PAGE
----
Most law enforcement officers will purchase their gear and equipment or upgrade issued items. This is usually due to budget constraints, though officers also want gear that is comfortable and well-suited to their personal preferences. They do have to meet guidelines set in departmental policies and procedures. A few things to remember:

  • Department Issued Gear. If an officer is utilizing department-issued gear and equipment, they will need to follow maintenance and repair procedures. Departments have policies in place on lost or stolen items due to an employee’s negligence. Most will have an employee compensation clause if it’s due to negligence.
  • Personal Gear. Even if the department does not issue gear and equipment, they will still need to meet the job qualifications. If personal items are damaged in the line of duty, departments will have different policies for how this will be compensated as well.

Most Policy and Procedure Manuals will have sections and clauses concerning the care of gear and equipment. The manual will also inform how different compensations will be handled.

Maintenance and Operation of Firearms

This section is separate from gear and equipment due to the critical nature of firearms in law enforcement. All guns need to be well-maintained. Departments will issue weapons, but officers may carry their own under certain situations. These regulations are dictated on a department by department basis. There are strict policies concerning the care of weapons.

  • Inspections. Departments may require inspections yearly. This could change with the agency and under special circumstances, like a gun misfiring. Inspections are usually recorded in training logs. Before any law enforcement officer can carry a weapon, they typically have to be designated safe by an armorer or equivalent.
  • New Weapons. Patrol officers may carry personal rifles under certain circumstances. If an officer brings any such new weapon or equipment, it needs to be approved by the department.
  • Cleaning. Officers will be required to keep their weapons clean and in operating order. Though some departments have armorers, they are not responsible for the general care of firearms.
  • Training. Training may not be a part of maintenance but will often bring to light problems with weapons and firearms while on the firing range.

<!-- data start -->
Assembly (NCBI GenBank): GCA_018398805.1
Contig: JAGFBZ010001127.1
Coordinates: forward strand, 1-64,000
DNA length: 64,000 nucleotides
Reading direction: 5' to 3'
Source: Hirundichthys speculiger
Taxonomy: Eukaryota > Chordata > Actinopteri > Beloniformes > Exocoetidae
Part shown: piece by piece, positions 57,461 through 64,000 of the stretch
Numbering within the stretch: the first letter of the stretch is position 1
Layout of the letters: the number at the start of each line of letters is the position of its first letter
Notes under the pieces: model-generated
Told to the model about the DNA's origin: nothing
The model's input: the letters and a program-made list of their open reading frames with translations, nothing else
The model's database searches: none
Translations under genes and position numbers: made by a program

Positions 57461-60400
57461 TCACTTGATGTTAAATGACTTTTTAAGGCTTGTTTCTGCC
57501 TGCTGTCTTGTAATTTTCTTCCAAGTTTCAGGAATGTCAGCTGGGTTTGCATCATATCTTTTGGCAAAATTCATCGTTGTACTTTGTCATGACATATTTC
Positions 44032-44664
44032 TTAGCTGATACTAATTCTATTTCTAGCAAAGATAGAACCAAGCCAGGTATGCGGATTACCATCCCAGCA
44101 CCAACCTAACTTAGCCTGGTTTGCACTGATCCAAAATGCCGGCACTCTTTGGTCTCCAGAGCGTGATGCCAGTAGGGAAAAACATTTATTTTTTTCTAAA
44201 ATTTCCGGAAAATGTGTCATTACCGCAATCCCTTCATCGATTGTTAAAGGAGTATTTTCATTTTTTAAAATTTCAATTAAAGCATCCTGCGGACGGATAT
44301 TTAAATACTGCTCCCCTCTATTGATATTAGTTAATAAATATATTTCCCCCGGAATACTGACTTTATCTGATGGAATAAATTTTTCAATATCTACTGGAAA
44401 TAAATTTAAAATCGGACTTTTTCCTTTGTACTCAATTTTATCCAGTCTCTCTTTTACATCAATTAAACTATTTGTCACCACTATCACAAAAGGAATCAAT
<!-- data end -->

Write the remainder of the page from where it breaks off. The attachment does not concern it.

There are sections in policy and procedural manuals dictating the operations and care of firearms. This goes hand-in-hand with how and when to draw or use a gun in a critical incident situation.

Care of Uniforms and Appearance

Can police officers wash their cars?

Officers take pride in their uniforms and appearance. They are representing law enforcement and a level of public scrutiny that needs to be maintained. Uniforms are usually issued to new employees, and all officers are responsible for their uniforms’ care and condition. Different policies and procedures may vary but follow a lot of the guidelines above with a few exceptions.

  • Types of Uniforms. Officers must keep and maintain certain types of uniforms for different situations, like dress uniforms and general use. These have different classifications. Each department will vary.
  • Accessories. These include awards, pins, and plates that need to be cleaned and maintained. The policy will dictate what is allowed on uniforms, but officers are responsible for these types of items.
  • Inspections. Like with firearms, uniforms and gear can and will be inspected for serviceability and neatness. Unserviceable items will need to be replaced.
  • Miscellaneous Attire. This will vary between jobs, but officers must maintain a set of clothes for court appearances if not wearing a uniform. Detectives or plains-clothes officers may have different requirements.

Police officers work and operate in a job under close public scrutiny. They will always need to dress to reflect their positions in society.

Related Questions

How often do police cars get washed?

On average, a police vehicle will be washed once a week. This does depend on the agency or department as different places will have additional requirements for cleanliness. There will be places that value cleaner patrol vehicles.

How often are police cars replaced?

A reasonable estimate is around 100,000 or every 4-6 years. It will vary from department to department. This rule of thumb also depends on highway or city miles. If it is a take-home patrol vehicle, it will usually last longer–up to eight years.

Is it a good idea to buy a used police car?

Probably not a good idea. These vehicles are well-used. Police cars are not made to withstand their almost constant use. This may be an idea some people have when looking at buying a used police car at auction. This is just in general and may not apply to every old police vehicle out there.

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Please note: This blog post is for educational purposes only and does not constitute legal advice. Please consult a legal expert to address your specific needs.